2019 Retail Pacesetters: Target focuses on efficiencies, acquisitions
Target officials fully expected 2018 to be a transition year for the company as it worked to improve efficiencies across its supply chain, including investing in technology to support back-office operations, revisiting pricing and repositioning its store brand offerings. Instead, it turned out to be one of the most productive years in Target’s history. Not only was foot traffic in its stores up, online sales for the Minneapolis-based company were among the strongest they had ever been.
Looking to become America’s easiest place to shop, it’s clear that many of Target’s initiatives are helping the chain achieve that goal within its 1800-plus stores and online. With the addition of Vermont in 2018, Target now operates in all 50 states.
Its recently acquired Shipt shopper delivery service has been met with rave reviews as it allows consumers to have groceries delivered to their homes or picked up at the store without the need to get out of their car. Target’s move to remodel more than 1,000 stores also is receiving positive feedback from customers who appreciate how much easier it is to navigate the aisles. The steady stream of new brand launches has been an effective tool to keep interest and excitement high as well.
From a supply chain perspective, the company will be continuing its focus on improving cost efficiencies and filling orders faster and more reliably.
At Target’s annual financial meeting, chairman and CEO Brian Cornell said the company plans to continue investing in new own-brand launches, including its new premium wine label, The Collection, an assortment of California wines selling for less than $10 a bottle. According to Cornell, Target will be introducing another wine brand this spring as a result of its collaboration with Vineyard Vines. These new additions will join the chains’ existing own-brand wine options, Wine Cube and California Roots.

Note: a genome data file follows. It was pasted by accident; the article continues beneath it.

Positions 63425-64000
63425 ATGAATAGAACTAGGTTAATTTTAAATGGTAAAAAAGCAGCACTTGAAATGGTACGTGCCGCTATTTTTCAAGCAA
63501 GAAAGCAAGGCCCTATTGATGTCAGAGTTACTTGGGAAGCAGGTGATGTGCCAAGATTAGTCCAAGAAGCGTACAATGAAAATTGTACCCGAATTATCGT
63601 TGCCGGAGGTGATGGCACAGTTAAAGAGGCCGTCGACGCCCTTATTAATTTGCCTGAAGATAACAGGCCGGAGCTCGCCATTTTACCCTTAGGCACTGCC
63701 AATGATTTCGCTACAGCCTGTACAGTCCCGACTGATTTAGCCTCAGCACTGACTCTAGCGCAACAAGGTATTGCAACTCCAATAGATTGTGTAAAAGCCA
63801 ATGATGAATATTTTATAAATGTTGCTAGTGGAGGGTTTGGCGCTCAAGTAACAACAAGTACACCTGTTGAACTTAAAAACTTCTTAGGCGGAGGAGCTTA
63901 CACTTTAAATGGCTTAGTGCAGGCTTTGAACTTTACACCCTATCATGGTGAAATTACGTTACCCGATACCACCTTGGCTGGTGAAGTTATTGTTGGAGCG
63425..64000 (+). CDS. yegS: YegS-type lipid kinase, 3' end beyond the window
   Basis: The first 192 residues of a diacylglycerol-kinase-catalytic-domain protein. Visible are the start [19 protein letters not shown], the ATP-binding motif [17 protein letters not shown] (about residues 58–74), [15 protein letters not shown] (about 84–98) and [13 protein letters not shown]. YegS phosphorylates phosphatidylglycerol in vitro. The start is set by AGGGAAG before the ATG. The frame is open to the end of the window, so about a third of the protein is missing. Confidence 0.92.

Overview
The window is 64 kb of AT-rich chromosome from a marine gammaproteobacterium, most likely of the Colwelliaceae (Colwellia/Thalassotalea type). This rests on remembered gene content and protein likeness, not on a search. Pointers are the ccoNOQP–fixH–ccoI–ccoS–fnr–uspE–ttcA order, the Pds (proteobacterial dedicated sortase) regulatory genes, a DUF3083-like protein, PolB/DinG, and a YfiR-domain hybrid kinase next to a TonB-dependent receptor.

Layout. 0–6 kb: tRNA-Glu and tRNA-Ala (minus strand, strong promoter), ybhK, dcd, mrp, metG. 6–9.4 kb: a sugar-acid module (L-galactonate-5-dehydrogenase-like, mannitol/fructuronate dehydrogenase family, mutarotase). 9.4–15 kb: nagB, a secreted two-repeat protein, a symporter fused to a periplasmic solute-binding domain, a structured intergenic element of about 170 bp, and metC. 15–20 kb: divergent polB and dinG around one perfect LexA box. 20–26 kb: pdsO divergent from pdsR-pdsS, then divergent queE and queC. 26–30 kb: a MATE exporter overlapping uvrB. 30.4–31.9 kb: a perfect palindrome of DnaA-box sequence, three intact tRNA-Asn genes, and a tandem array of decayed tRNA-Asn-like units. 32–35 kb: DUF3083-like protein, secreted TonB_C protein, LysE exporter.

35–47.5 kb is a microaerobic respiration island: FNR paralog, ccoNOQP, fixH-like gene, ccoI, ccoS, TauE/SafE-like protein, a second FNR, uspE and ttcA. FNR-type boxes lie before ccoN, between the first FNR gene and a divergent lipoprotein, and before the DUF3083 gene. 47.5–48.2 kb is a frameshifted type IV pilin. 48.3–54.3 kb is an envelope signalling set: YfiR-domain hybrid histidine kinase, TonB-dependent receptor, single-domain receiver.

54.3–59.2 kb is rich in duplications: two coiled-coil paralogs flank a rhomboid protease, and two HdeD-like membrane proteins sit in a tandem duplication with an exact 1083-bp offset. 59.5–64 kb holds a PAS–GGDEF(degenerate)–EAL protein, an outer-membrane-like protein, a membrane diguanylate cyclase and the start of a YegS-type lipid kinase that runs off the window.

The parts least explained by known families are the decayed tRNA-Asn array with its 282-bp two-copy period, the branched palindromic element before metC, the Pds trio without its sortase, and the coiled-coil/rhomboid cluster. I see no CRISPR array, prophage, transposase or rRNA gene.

The company also introduced three intimate and sleepwear brands in recent months. In February, Target brought women’s body care brand Flamingo — from the creators of the Harry’s line of men’s grooming products — to its shelves, touting its focus on digitally native brands. For all these reasons, analysts are bullish about Target’s future. They said the chain’s commitment to raise its starting wage to $15 by the end of 2020 is yet another move in the right direction.
Amanda Lai, senior consulting associate at McMillanDoolittle in Chicago, said Target has been working hard to stay relevant in the minds of consumers, including investing in the look of its stores and store brands. Creating such destination categories as fashion, beauty, home, toys, and children and baby, she said, also has made a difference. “These key categories highly resonate with the needs and lifestyles of its customers, differentiate the retailer from Walmart and others, and have given guests a reason to continually shop at Target,” Lai said.
Target’s willingness to spend money on technology, grow the number of fulfillment options it offers customers, and move into untapped markets by building small-format stores in urban neighborhoods and college campuses also are solid investments, Lai said.
Understanding what its shoppers want next and delivering on that positions Target for long-term success. “Target has blended the best of physical and digital shopping by investing in services across its physical, digital, mobile and omnichannel platforms,” Lai said. “Formerly online-only brands, such as Casper, Harry’s, Quip and BarkBox are now available at Target stores and are easily recognized by the retailer’s digitally connected consumers.”
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